I am an only child. I grew up with no siblings, just my mom and my dad. Often when I tell people that, I get looked at almost with pity. While it’s true that being an only child can be a lonely life, it really isn’t so bad. Here’s why:

1. You have a close bond with your parents.

I won’t lie, this isn’t exclusive. In fact, I know a couple of OC’s who’s parents were not particularly involved in their child’s life. Still, buy and large parents tend to value their one child a great deal. This leads to a close parent-child relationship.

2. You get to explore the person that you are.

I value this, and I am fiercely appreciative of my own identity. Everyone is unique, but with siblings that uniqueness is overshadowed by the challenge of living in relationship with others. I enjoys having the time to meditate on my own life.

3. You tend to get a boost in intelligence or creativity. 

In theory, the time spent socializing with siblings when you’re an only child gets replaced by time spent learning, creating, and maturing. This helps the child to discover his or her own talents more easily than with siblings. Of course, that time could also be spent doing number four.

4. You have plenty of time for video games.

Yeah… it’s more likely that you’re just going to become a nerd. Oh well, nerds are awesome.

Tomorrow: Four Drawbacks of Being an Only Child.

Word Count: 246 words.

about the author

Modified Version of Myself



A good writer knows that in order to convey the messages, themes, and stories that he wants to, he has to wrap them in an interesting and compelling package. A reader will not stay tuned for the message if he or she has to get through awful dialog and badly conveyed story points. 

Blogging has an equivalent. A good blogger will not lie, but will pen subtle shifts in reality in order to more closely fit the preconceived notion of “real life.” The blogger will alter reality just enough to where it looks good on paper. Since this phenomenon, to my knowledge, has never been documented before, I will give it a name.

This is the “Modified Version of Myself” principle. 

I am ashamed to admit, I have done it. I haven’t done it as much as most bloggers, but I do it. Let me give you some examples from recent blogs.

In fact, I will say that I’ve only seen one episode of Friendship is Magic in my life.”
Truth: I have actually only watched an internet review of one episode.

“What’s even stranger is that my girlfriend prefers Type B, even though she is far more organized and strict about things being in place than me. I swear she’s even changed the orientation of the toilet paper before when she’s been in my bathroom.”
Truth: My girlfriend confirmed that sehe never once switched around my toilet paper. So either she’s lying or I am.

I admit, rarely a day passes when I don’t mistake a girl for a guy at first glance.”
Truth: This should probably be changed to “rarely a month passes.”

Now, in my defense, these are all from funny blog posts. 

But I was praying this morning, and I don’t want to be like that. It’s not that there’s anything wrong with being a modified version of yourself when you’re writing, but it leads to insincerity. What you, the audience, needs more than ever is truthful statements and human ideas.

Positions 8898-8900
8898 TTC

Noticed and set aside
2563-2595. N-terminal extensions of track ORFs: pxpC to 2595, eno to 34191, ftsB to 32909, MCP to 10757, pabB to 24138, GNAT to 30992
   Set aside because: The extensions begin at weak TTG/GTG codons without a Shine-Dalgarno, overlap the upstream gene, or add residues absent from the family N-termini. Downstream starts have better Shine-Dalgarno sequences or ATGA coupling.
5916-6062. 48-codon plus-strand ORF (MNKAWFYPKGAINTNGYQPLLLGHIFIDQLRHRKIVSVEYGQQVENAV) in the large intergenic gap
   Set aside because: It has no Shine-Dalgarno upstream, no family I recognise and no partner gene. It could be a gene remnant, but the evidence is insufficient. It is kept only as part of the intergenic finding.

God is not impressed when we make our lives seem more exciting for people. In real life, people who do that tend to get found out. I’m a person who is trying to be more than the sum of my parts. I’m trying to be better than the people who try to manipulate their way to the spotlight. If I’m going to be known for my writing, I’m going to be known for who I am.

So no more modified me. You’re going to get the truth, completely. 

My Five Year Plan


It was suggested to be by a friend of mine that I should create a five year plan. What’s a five year plan? I asked her that question only after Google gave me a list of countries with five year plans for economic recovery. Turns out there’s also a movie called “Five Year Plan.”

It’s probably a brand of perfume, too.

“Hey Matt, I want some Five Year Plan for Christmas!” my girlfriend would say exuberantly. “What’s Five-Year Plan?” I’d ask. “It’s a new fragrance by Taylor Swift.” she’d reply.

Then I’d say, “Oh, you mean like Taylor Swift’s five-year plan to find a steady and constant boyfriend?”


Nope, turns our a five year plan is just what the name implies. It’s a five year outlook about where you want to be in your live at that time. So, made public for everyone to see, here is where I want to be in five years.

I am going to be married. You know where I’m going with this. And as a wedding gift, my future wife would like to request some “Five Year Plan by Taylor Swift.” It’s a perfume.

I am going to have a Master’s Degree. I graduate this summer with my bachelor’s in communications. I am going straight to Auburn University for my Master’s Degree. They’re paying me to get it. That’s kind of cool. I’ll be more than done with that in five years.

I’m going to find a career that allows me to accomplish things beyond making money. At the end of my life, I don’t want to look back and wish I wasn’t a workaholic. I want to be a person who spent time serving God, being with my family, and changing the world for the better.

I will have published at least one book. I’m almost finished with my first novel. I plan for it to be published, as well as hopefully its sequel.

This blog will be popular. A Link to the Matt will still be going strong, and it will be an entertaining and important blog in the WordPress community. Hey WordPress gods, if you’re out there, I want to be Freshly Pressed!

I’m going to be better than who I am right now. Every day I want to progress. I want to be a person that goes beyond expectations. I want to be kind to another person every day. I want to grow to a better understanding spiritually. I want to learn one more thing about myself and others. When I look back at this blog five years from now, I want to say that Matt is a better human being than he was on December 15, 2013.  

 [Thanks Kimberly Waites for suggesting that I do this!]